You may be aware that depression is a common disorder, but did you know that of the 19 million adult Americans affected by it, only about one-third get the necessary treatment? Don’t let people in your community slip through the cracks – teach them about depression and the many tools and resources available to help them heal from it.
Are You Depressed or Just Feeling Down?
Depression is a serious mood disorder that affects how you feel, think and handle everyday life. It is more than just feeling down from time to time, which is a normal part of daily life. When feelings of intense sadness, hopelessness and despair don’t go away, and it seems impossible just to get through the day, you may have depression.
If your depression seriously interferes with your ability to live your day-to-day life, you need professional treatment – especially if you are having suicidal thoughts or behaving dangerously.
You Can Heal from Depression
Most types of depression are treated by using psychotherapies (e.g., talk therapy) and medications such as antidepressants. There are many approaches to treatment; do research and question the potential provider to make sure he or she is a good match for your needs.
Some types of professional providers to choose from:
- Social workers
- Mental health counselors
To find a therapist, ask for recommendations from your health care provider or someone who has used a therapist for depression. You can also find listings at websites such as ABCT and Psychology Today.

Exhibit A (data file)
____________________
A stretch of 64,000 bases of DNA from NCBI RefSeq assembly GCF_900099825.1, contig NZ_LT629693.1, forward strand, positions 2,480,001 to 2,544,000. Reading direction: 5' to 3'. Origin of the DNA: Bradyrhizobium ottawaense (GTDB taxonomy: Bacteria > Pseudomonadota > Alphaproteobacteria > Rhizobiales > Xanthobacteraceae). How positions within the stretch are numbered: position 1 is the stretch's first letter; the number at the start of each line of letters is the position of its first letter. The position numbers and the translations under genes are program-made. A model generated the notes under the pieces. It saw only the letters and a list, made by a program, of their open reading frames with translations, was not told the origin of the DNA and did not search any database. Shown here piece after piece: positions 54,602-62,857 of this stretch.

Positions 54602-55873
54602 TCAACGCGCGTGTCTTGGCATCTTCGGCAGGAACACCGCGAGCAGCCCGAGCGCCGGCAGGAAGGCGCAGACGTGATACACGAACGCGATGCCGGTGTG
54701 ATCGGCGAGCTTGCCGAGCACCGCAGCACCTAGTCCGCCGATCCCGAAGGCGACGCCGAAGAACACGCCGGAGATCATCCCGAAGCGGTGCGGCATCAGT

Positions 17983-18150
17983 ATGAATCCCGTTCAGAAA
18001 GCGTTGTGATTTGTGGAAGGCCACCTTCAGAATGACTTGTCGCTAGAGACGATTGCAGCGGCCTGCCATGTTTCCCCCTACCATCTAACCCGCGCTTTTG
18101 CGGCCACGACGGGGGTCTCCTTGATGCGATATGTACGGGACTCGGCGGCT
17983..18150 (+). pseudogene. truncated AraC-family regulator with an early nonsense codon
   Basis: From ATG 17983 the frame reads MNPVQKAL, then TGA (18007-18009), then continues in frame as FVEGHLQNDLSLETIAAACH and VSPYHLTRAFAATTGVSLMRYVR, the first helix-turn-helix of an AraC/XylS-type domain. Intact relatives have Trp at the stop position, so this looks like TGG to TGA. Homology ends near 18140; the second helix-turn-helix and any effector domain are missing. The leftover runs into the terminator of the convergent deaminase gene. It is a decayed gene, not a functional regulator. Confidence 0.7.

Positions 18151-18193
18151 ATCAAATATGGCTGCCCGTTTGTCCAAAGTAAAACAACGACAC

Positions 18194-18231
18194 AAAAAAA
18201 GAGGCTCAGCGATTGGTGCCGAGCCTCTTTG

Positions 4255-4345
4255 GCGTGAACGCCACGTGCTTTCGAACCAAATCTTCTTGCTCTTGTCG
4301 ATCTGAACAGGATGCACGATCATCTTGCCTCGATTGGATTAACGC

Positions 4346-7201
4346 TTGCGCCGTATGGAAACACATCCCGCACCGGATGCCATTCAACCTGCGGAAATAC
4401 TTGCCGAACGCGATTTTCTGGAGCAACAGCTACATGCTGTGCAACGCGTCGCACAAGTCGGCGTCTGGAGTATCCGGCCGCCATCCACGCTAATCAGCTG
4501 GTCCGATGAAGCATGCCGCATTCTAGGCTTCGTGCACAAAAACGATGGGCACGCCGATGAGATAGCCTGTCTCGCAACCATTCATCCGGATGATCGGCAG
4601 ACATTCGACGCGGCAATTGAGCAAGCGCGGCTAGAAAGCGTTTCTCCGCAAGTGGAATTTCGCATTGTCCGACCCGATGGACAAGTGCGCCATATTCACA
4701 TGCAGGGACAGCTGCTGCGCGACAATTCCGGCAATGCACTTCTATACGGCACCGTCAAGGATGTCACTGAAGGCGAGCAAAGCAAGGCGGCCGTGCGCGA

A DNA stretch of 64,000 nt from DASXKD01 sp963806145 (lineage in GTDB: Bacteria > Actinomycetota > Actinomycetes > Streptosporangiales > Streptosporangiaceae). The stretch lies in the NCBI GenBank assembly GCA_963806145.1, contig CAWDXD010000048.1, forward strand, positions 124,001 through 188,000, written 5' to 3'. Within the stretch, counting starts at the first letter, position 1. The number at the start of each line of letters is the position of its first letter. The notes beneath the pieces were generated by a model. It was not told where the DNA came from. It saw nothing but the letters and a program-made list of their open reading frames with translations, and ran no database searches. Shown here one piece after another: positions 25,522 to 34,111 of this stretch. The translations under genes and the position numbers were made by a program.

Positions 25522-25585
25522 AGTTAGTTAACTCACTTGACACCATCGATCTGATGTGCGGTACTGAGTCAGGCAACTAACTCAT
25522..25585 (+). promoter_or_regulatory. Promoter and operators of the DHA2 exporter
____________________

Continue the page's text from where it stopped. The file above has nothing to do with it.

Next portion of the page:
Keep in mind that the professional’s experience with your specific problem, specialized training and how well you “click” may be more important than the type or number of degrees he or she has.
Don’t Resist Counseling!
You may think you can deal with your problems on your own, that you’ll feel better in time or that no one can help you.
Here’s the reality:
- If you were able to deal with your problems and your feelings, you probably would have already done so.
- If you have been feeling depressed for more than two weeks, you will likely become more depressed as time passes.
- Feeling helpless and hopeless are symptoms of depression and not evidence that you can’t get better. Professionals have specialized training and spent years learning how to help you get better.
It’s normal to feel a bit uncomfortable when you’re opening up to a therapist or counselor about your personal issues and feelings. However, as you feel heard and understood, these feelings will decrease. You’ll eventually look forward to your sessions as you start seeing improvements in how you think and feel.
When you’re feeling depressed, you may withdraw and isolate yourself, but reaching out to family and friends is one of the best things you can do for yourself. You can also tap into support groups.
If you are having suicidal thoughts or urges, go to the emergency room of your local hospital, dial 911 or call the National Suicide Prevention Lifeline at 800-273-TALK (8255).
For more information on the various products available to purchase for your community, browse the QuickSeries® library of health guides, including Depression – Learn to Heal the Hurt.